Gwent became a means to an end by the finale, a necessary thing to do to unlock the next story segment, and something I would avoid when possible. Its a shame because Thronebreaker does some good work modifying the familiar Gwent rules, they just get easily overshadowed by the main storyline and the various decisions you can find along the way.
There was a lot of potential afforded by the world jumping mechanic as well as its emulation of recognizable classics, but Old School Musical doesn't do much with them. While the story, and especially the Chicken Republic post-game mode, can offer some challenging rhythm tapping, Rob and Tib's tale stumbles to offer more than a textbook case of saving the world.
Despite my minor frustrations at the way I had finally reached the epilogue, upon watching the credits roll and various screens appeared bringing up memories of earlier game moments I felt a fondness for each of the characters. Over the course of 428: Shibuya Scramble I had grown to know these characters and see them through tough situations. I was genuinely concerned when some were put in danger, and often found myself chuckling at whatever ludicrous situation or funny ending I happened upon. 428: Shibuya Scramble left an empty feeling in my stomach once I had finished, as I realized my time with these characters had come to a close and no new significant time would be spent with them. It's a familiar feeling, one that punctuates the end of stories that I was always sad to have to finally put down.
I enjoyed a lot of what 2064: Read Only Memories had to offer. Gameplay is focused on dialogue and puzzles, and while the latter can be a toss-up between frustrating and satisfying, the former outshines it in both quantity and quality. If not for the relationship between yourself and Turing, as well as the backstories, interactions, and performances of the secondary characters, there wouldn’t be much to keep one engaged. Thankfully all of that is present and make Neo-San Francisco and the stories it holds worth playing through to the very end.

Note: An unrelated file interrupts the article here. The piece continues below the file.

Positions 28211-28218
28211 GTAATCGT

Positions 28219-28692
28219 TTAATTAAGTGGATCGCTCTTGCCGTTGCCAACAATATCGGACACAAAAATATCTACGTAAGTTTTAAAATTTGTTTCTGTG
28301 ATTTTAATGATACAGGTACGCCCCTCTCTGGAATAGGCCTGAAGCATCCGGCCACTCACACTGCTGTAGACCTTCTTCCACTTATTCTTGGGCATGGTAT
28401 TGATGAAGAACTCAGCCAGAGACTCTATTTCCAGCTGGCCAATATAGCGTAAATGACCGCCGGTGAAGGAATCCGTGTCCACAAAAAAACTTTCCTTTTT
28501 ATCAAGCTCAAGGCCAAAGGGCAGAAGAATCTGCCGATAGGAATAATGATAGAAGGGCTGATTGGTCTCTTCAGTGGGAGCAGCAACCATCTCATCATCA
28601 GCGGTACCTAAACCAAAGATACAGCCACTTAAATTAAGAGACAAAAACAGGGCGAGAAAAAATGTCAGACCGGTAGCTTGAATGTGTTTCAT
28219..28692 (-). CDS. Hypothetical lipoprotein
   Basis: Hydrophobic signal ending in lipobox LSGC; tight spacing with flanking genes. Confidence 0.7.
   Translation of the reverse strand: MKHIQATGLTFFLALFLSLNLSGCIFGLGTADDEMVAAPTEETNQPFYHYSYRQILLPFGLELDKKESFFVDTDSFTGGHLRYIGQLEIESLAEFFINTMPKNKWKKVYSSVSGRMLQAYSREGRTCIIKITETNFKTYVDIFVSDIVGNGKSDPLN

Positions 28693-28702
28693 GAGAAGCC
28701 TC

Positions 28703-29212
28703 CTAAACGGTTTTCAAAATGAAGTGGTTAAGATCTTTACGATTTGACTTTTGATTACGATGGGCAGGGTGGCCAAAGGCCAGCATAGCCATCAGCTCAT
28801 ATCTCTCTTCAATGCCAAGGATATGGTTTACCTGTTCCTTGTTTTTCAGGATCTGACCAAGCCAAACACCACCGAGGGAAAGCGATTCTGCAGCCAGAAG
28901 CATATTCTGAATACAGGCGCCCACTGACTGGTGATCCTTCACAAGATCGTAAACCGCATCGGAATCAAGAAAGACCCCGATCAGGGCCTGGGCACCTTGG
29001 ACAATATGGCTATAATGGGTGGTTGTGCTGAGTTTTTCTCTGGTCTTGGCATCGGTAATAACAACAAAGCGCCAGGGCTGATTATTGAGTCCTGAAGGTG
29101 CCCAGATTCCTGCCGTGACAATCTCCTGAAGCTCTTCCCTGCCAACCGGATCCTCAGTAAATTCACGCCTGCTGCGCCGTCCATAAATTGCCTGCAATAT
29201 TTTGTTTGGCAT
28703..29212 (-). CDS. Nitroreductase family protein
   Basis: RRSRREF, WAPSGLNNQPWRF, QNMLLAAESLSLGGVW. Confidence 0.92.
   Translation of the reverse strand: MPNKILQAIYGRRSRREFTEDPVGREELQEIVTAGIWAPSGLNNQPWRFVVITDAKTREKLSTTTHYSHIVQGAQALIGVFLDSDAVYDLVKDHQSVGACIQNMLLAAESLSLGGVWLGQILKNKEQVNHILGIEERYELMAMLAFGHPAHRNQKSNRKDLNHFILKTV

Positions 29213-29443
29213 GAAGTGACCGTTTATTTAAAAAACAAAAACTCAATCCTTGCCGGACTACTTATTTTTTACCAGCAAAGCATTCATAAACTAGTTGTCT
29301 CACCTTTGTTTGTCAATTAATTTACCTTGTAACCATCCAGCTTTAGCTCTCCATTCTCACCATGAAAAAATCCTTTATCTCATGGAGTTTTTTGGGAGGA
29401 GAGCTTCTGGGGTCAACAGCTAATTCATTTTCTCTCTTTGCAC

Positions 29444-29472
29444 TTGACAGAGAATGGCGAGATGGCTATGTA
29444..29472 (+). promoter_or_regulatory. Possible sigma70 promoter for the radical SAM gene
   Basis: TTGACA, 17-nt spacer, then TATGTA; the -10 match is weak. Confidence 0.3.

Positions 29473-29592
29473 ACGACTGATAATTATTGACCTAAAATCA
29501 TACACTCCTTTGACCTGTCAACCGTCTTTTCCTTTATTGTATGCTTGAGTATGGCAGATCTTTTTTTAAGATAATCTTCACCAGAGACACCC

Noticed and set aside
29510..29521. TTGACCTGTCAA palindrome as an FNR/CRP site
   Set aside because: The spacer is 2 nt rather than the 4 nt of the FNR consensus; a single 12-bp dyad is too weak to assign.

While I enjoyed my time with Shantae: Half-Genie Hero, I was left a bit wanting in regards to gameplay. It just wasn’t satisfying to engage with the platforming and enemies, it was too simple, too easy. I’m not looking for a punishing experience, but I do enjoy having my skills challenged in platformers. Regardless, the beauty on display and the energy in both the soundtrack and movement of each and every character impressed me. I just wish it had a little more bite.
Most of Darksiders Warmastered Edition work rather well. Even if you can easily attribute the major elements to other games, Darksiders adapts them for its own use and mixes them together in such a way that it is surprising it had not been done before, and really hasn’t been done since. The gameplay is greatly satisfying and, while the story is very dumb, completing dungeons and slowly building your power does a great deal to helping you overcome that shortcoming. Sure the executions are more like an FMV than an engaging QTE, and the lip syncing is really bad, but this is a game worth checking out, especially if you haven’t touched the original.